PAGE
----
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Is the Technology Run Slowing Down?

The month of August has put a pause to the rally that the markets have experienced so far in 2023, particularly for larger technology stocks. Is this a digestion of the large gains seen this year in the sector? Or is market strength beginning to rotate?


For the most part, technology-related stocks have been by far the best performers in 2023. As Ned Davis Research writes in their August 11th update:


“The technology sector’s year-to-date performance through July was its second-best start to a year since our sector data begins since 1972. Relative to the S&P 500, [the sector’s] outperformance was the sector’s best to begin a year on record.”

The last two weeks have brought the sector’s relative strength to a slowdown. Large technology stocks like Apple, Microsoft, and Nvidia (which collectively make up 16% of the S&P 500’s capitalization) have each declined by -9% or more from their respective peak levels over the past month, after experiencing substantial rallies this year.


Investor Sentiment

These declines have sparked a growing concern among investors, or at least reduced the high levels of optimism we saw last month. Ned Davis Research also points out:


“The pullback of the big tech stocks has [resulted in a] quick decline in investor sentiment. The Hubert Nasdaq Sentiment Composite has fallen out of its extreme optimism zone and is at its lowest reading since mid-March.”

Investor sentiment is generally considered a contrarian indicator, meaning that high levels of optimism often precede pullbacks, whereas high levels of pessimism precede rallies. We wrote about another sentiment indicator, the AAII Investor Sentiment Survey, last month. According to the survey, in mid-July, more than 50% of survey participants were bullish on the markets (the highest level since April 2021). Now, as of last week’s survey results, that number sits at 44%, which is still above historical averages.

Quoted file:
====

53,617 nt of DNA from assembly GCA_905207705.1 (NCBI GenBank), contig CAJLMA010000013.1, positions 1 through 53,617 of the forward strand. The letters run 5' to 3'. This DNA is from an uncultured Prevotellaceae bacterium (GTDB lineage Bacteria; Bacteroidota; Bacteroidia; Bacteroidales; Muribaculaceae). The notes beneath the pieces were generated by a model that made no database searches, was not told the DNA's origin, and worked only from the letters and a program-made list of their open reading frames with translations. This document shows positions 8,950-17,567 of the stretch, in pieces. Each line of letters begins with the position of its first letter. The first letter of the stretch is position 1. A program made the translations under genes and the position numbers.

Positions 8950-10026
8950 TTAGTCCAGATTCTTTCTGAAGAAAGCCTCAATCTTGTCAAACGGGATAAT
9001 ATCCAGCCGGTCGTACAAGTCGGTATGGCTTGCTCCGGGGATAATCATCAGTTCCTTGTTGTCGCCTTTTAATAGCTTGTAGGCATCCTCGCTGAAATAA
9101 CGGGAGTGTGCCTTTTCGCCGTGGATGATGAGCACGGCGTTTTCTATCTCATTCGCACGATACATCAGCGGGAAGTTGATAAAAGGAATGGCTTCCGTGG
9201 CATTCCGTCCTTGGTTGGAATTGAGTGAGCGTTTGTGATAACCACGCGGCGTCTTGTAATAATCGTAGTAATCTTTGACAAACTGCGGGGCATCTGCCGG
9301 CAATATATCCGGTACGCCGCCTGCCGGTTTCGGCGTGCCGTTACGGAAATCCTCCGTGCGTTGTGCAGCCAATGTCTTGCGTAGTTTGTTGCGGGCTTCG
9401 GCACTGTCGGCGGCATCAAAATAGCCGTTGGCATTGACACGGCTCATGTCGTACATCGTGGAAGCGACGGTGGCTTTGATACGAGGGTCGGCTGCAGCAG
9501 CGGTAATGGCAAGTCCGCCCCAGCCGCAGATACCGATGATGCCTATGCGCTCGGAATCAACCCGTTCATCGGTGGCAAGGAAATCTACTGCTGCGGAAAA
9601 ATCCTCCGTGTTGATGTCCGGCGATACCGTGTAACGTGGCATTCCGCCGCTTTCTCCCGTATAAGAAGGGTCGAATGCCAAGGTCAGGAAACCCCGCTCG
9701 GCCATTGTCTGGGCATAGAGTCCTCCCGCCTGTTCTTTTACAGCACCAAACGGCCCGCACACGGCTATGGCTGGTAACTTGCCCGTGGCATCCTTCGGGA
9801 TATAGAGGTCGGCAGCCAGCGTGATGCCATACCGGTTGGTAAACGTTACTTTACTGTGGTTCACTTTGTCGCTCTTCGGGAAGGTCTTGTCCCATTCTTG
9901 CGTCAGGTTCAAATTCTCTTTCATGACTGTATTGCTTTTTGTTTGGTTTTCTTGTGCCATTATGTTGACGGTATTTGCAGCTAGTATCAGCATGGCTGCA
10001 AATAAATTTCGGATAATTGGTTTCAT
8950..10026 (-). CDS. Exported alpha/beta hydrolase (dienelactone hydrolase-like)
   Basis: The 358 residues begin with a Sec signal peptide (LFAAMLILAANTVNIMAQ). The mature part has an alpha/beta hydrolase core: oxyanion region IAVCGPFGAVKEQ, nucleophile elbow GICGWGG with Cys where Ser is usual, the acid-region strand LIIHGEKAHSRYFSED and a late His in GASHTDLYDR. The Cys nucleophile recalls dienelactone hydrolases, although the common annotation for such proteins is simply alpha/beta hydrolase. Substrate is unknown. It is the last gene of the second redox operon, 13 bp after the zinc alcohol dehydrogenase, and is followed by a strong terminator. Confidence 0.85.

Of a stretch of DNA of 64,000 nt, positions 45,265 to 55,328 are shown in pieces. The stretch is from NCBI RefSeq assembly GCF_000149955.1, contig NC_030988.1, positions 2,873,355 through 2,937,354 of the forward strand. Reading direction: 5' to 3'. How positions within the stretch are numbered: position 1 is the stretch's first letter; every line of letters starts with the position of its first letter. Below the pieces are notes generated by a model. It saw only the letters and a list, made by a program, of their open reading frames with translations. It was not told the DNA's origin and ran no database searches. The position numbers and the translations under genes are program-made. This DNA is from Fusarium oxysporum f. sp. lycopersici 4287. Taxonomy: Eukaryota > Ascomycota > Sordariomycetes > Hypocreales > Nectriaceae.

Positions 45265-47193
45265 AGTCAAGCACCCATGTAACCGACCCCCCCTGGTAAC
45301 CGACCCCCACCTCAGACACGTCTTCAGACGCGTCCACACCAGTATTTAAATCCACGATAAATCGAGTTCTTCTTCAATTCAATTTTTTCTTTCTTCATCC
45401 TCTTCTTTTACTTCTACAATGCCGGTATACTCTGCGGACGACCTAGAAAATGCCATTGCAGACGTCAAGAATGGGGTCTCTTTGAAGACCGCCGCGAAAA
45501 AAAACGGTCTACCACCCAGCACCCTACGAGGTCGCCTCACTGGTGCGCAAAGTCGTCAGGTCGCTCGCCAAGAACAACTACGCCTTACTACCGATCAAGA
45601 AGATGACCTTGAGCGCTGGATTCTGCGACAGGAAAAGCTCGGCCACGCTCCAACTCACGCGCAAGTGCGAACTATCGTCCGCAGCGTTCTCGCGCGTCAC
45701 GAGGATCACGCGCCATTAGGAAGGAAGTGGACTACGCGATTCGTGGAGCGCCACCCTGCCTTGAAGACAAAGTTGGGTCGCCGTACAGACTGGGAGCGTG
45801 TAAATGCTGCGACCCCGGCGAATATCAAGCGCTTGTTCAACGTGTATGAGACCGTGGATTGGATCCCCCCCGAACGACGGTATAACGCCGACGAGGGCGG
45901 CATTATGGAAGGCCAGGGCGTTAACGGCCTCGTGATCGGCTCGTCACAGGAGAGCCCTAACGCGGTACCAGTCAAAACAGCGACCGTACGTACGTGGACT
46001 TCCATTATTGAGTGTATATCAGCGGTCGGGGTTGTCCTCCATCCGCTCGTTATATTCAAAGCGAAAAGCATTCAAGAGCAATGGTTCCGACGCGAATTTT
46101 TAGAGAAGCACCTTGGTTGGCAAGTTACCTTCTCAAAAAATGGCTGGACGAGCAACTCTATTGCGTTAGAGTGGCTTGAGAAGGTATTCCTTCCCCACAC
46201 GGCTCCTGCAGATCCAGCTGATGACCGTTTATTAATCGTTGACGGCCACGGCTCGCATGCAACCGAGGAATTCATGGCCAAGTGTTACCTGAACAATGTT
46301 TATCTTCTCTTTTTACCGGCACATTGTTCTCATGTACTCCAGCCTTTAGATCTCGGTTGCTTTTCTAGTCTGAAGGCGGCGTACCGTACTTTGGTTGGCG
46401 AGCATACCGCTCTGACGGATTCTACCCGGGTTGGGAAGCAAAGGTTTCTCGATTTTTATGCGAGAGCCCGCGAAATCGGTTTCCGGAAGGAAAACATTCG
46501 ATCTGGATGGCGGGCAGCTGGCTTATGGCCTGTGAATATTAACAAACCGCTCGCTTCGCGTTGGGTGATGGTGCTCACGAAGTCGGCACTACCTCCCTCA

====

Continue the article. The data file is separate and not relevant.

Market Rotations

As for the idea of a market rotation, most of the recent weakness seen in technology-related stocks is coming from the Information Technology sector, particularly in its largest components (the formerly mentioned stocks). That being said, sectors like Information Technology, Communications, and Consumer Discretionary are still highly ranked according to Canterbury’s risk-adjusted rankings.


One area where there has been some market rotation in strength is with the Energy sector. Just one month ago, Energy was ranked as the second worst S&P 500 sector (out of eleven sectors). Now, it has moved up to being the fourth highest ranked sector, just below the three technology-heavy sectors. Energy is now exhibiting some more positive technical aspects, such as trending above some key moving averages and breaking out of its pattern of lower highs.


Bottom Line

Pullbacks are a normal part of markets. Technology stocks have seen huge, historical advances this year, after experiencing significant declines in 2022. To put one technology-related stock into perspective, Amazon being up nearly 60% in 2023 is only significant when you ignore the fact that it was down -50% in 2022. A 60% rally off of a -50% decline is nowhere near breakeven.


That being said, technology stocks are still leading the markets. Declines in some of the heavy hitters like Apple and Microsoft are a cause for some concern. Markets are in a vulnerable position when just a few sectors have carried it, and then start to experience suboptimal characteristics. This could all be a part of a normal pullback, but that remains to be seen.


Energy stocks have gained some momentum over the past month and the sector is one of the few that does not exhibit too much correlation to the overall market. That is one of the few areas where there has been a clear rotation in relative strength.

As a final note, the number of consecutive trading days without an outlier (a trading day beyond +/-1.50%) is now up to 67. I will say that is a surprise given the volatility seen in some technology stocks in the last two weeks. I wouldn’t expect that streak to continue to grow if those large technology stocks continue to be volatile, or other market sectors start to follow suit.

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